Questions reaching beyond the effect of the "Action" cast doubt on whether McAfee’s tests could really answer the question of whether VirusScan infringes the ’776 patent. The first test involved a file transfer over a network from a computer with VirusScan to one without VirusScan. The ’776 patent describes a system which screens transferred data upon receipt, not transmission. See ’776 patent, fig. 6; col. 17, l. 17. Therefore, in such a transfer, the screening program must be able to operate on the data as it is received in the second computer. This record on appeal does not show that such operation was possible in this test configuration.
The second test involved a file transfer over a network, from the hard disk of a computer without VirusScan to a floppy disk, the destination medium, on a computer with VirusScan operating. VirusScan detected the virus and, having been configured to do so, displayed a prompt box asking the user what further action to take. At this point, examination of the file on the floppy disk showed that when the prompt box appeared, the infected file had been stored and was accessible. But VirusScan in the non-automatic inhibition mode, as used in this test, itself cannot infringe the ’776 patent, which calls for automatic inhibition of storage upon detection of a virus. Once again, a test disabling the automatic capabilities of VirusScan is not probative of whether VirusScan may infringe in the automatic mode.
The third test involved a transfer of an infected file from the floppy drive on a computer to the hard drive, the destination medium, on the same computer, with VirusScan operating. VirusScan detected the infected file and, because it was so configured, displayed a prompt. Instead of responding to the prompt at this point, McAfee’s expert removed the floppy disk and rebooted the computer, later finding that the infected file had been transferred to the hard drive and was accessible. Again, this test is not probative of any issue in the infringement analysis, for the same reasons that the second test is not probative. In addition, the record here does not contain any indication that the expert considered the relevance of the reboot process to the method in the ’776 patent. Moreover the record does not show consideration of the effect of the reboot process on the operation of VirusScan itself, or its interaction with the operating system. Hilgraeve’s expert testified that the rebooting process "prematurely" terminates a computer’s normal operating system functions. According to this expert, VirusScan operates by preventing an operating system from having access to an infected file. Therefore, because rebooting disrupts the normal operating system, the disputed test does not show whether VirusScan prevented that access. In addition, this summary record does not disclose the effect of the rebooting process on the operation of VirusScan itself. Accordingly, this test as well does not resolve the infringement question.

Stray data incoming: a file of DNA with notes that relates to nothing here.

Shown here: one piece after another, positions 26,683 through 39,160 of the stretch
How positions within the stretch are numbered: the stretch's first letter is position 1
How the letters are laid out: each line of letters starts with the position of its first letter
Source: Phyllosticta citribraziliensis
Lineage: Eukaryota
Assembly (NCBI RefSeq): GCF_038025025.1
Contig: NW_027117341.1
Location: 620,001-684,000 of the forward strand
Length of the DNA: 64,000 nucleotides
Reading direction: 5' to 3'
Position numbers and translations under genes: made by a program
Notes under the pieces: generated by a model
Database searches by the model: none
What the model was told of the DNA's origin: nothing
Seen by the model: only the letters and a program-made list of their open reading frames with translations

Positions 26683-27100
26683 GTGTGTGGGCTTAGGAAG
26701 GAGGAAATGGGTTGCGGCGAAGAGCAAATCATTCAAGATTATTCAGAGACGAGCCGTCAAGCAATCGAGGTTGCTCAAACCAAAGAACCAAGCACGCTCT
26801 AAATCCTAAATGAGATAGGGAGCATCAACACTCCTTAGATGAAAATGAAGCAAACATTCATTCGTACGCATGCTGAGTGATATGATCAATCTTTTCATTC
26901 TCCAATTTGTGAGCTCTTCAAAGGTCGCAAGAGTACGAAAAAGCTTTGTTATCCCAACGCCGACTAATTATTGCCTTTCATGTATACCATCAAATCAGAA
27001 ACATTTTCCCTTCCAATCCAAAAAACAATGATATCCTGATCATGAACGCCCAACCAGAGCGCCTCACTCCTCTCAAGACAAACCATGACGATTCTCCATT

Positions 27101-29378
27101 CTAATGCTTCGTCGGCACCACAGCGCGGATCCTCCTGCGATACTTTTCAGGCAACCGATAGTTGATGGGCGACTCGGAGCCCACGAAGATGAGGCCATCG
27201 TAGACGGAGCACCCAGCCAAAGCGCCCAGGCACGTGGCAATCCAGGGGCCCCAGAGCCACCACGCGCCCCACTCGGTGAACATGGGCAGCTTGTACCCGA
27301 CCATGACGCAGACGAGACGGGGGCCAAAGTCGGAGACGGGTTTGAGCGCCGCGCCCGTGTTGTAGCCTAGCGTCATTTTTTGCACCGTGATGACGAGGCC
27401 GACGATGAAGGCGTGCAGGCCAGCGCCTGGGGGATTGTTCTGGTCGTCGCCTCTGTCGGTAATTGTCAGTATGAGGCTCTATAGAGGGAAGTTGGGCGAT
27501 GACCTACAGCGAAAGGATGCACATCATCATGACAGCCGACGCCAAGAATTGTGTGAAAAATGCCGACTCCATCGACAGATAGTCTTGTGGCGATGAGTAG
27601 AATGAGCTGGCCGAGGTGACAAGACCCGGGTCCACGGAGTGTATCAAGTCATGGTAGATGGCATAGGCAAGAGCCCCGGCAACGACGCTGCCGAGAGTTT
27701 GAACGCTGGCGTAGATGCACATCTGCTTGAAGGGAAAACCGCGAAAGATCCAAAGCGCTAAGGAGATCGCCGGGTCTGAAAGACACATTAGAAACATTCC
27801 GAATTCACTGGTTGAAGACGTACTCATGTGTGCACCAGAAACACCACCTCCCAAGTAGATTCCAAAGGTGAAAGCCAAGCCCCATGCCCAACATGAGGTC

Although the parties nominally agree on the district court’s claim interpretation, Hilgraeve also argued before that court that the phrase "prior to storage" must be construed from the ordinary user's perspective, i.e., that whether or not VirusScan screens before or after storage, it will infringe if the user perceives that screening occurs before storage. As support for this argument, Hilgraeve refers to comments the applicant made to the Patent and Trademark Office (PTO) during prosecution, in support of the amendments to its application which resulted in allowance. The amendments added, inter alia, the phrase "prior to storage on the destination storage medium" to claim 1. See Hilgraeve, 70 F. Supp. 2d at 750. In its comments to the PTO, Hilgraeve asserted that "the Applicants’ invention requires only one step. The user simply initiates the data transfer. The program automatically screens the data, as it is being transferred . . . ." Hilgraeve asserts that this comment means that the patented invention requires only that the user perceive screening before storage, regardless of how the program actually operates.